Do not become pregnant while taking this medicine. Women should inform their doctor if they wish to become pregnant or think they might be pregnant. There is a potential for serious side effects to an unborn child. Men should inform their doctors if they wish to father a child. This medicine may lower sperm counts. Talk to your health care professional or pharmacist for more information. Do not breast-feed an infant while taking this medicine.

What side effects may I notice from receiving this medicine?

Side effects that you should report to your doctor or health care professional as soon as possible:

  • allergic reactions like skin rash, itching or hives, swelling of the face, lips, or tongue

  • low blood counts - this medicine may decrease the number of white blood cells, red blood cells and platelets. You may be at increased risk for infections and bleeding.

  • signs of infection - fever or chills, cough, sore throat, pain or difficulty passing urine

  • signs of decreased platelets or bleeding - bruising, pinpoint red spots on the skin, black, tarry stools, blood in the urine

  • signs of decreased red blood cells - unusually weak or tired, fainting spells, lightheadedness

  • breathing problems

  • burning, redness or pain at the site of any radiation therapy

  • changes in skin color

  • confusion

  • mouth sores

  • pain, tingling, numbness in the hands or feet

  • seizures

  • skin ulcers

  • trouble passing urine or change in the amount of urine

  • vomiting

Side effects that usually do not require medical attention (report to your doctor or health care professional if they continue or are bothersome):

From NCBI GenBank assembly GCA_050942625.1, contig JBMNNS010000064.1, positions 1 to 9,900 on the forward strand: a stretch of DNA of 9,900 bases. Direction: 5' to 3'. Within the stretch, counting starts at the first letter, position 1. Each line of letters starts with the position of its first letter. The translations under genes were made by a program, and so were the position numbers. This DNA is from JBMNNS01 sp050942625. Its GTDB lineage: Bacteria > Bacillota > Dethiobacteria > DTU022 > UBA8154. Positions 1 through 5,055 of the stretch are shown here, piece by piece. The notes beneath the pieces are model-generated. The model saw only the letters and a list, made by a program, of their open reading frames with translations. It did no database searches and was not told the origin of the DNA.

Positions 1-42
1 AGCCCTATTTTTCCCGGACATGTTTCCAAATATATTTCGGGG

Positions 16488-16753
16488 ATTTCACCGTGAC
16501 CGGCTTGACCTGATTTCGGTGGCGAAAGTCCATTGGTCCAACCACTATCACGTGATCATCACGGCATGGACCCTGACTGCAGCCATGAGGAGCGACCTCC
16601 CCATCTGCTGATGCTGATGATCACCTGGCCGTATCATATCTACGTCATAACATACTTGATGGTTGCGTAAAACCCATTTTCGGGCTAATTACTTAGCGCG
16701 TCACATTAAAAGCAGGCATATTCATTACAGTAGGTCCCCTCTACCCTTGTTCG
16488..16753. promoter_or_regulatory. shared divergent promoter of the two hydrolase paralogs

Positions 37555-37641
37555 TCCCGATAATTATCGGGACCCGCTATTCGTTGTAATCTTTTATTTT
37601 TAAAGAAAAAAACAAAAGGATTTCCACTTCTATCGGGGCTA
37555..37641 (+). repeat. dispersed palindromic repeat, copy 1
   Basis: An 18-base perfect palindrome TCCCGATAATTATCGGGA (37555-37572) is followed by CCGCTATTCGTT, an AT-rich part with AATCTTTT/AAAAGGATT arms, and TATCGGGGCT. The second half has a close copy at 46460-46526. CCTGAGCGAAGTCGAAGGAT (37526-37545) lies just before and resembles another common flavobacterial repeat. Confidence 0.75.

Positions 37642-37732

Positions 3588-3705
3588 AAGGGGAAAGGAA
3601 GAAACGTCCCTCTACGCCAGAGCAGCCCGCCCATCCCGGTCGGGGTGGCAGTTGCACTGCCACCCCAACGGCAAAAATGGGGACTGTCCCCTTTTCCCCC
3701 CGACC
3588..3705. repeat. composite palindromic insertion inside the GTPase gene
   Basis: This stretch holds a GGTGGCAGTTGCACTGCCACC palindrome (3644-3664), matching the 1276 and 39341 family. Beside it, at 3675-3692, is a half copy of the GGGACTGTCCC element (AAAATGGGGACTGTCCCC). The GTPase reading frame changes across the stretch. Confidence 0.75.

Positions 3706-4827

• headache

  • loss of appetite

  • red color to the face

This list may not describe all possible side effects. Call your doctor for medical advice about side effects. You may report side effects to FDA at 1-800-FDA-1088.

Where should I keep my medicine?

Keep out of the reach of children.

Store at room temperature between 15 and 30 degrees C (59 and 86 degrees F). Keep tightly closed. Throw away any unused medicine after the expiration date.

Test TubesAt the Chris Evert Children’s Hospital, we focus on providing management of acute and chronic pain for newborns to adolescents who suffer from sickle cell anemia. Not only are we able to help families with the necessary education and maintenance with sickle cell anemia, but we also provide a variety of treatments that include IV pain medication, IV hydration, transfusions and the latest in pain therapy.

The Sickle Cell Day Treatment and Wellness Center provides all day medical treatment in a clinical outpatient setting. Our family-centered approach is aimed at comforting patients and their families and avoiding hospitalization. Children who do require ongoing care can be admitted to the hospital by a pediatric oncologist and pediatric nurses help the patient through their urgent situation.

We are currently in an ongoing compliance clinical trial with Exjade, a medication found effective in treating iron overload from blood transfusions in children and young adults ages five through 20 with sickle cell anemia. Exjade binds to iron and removes it from the blood stream. These formulated tablets are dispersed in a drink, allowing a convenient administration for our pediatric patients.

Our clinical trial team provides healthcare information, check-ups and interventions for the children and young adults in our community.  Our sickle cell specialty nurses are available to help patients stay informed and prevent pain before it becomes a problem. To speak to our nurse or for more information on sickle cell anemia, please call The Sickle Cell Day Treatment and Wellness Center at 954-712-2994.

What You Should Do...
Before pain becomes a problem, you can call the sickle cell nurse or speak to a physician who is on-call 24 hours a day, seven days a week or for more information on the Sickle Cell Day Treatment and Wellness Center, call 954-712-2994.

Day Hospital Hours
8 a.m. – 5 p.m., Monday – Friday, (excluding holidays)
Arrive for treatment before 2 p.m.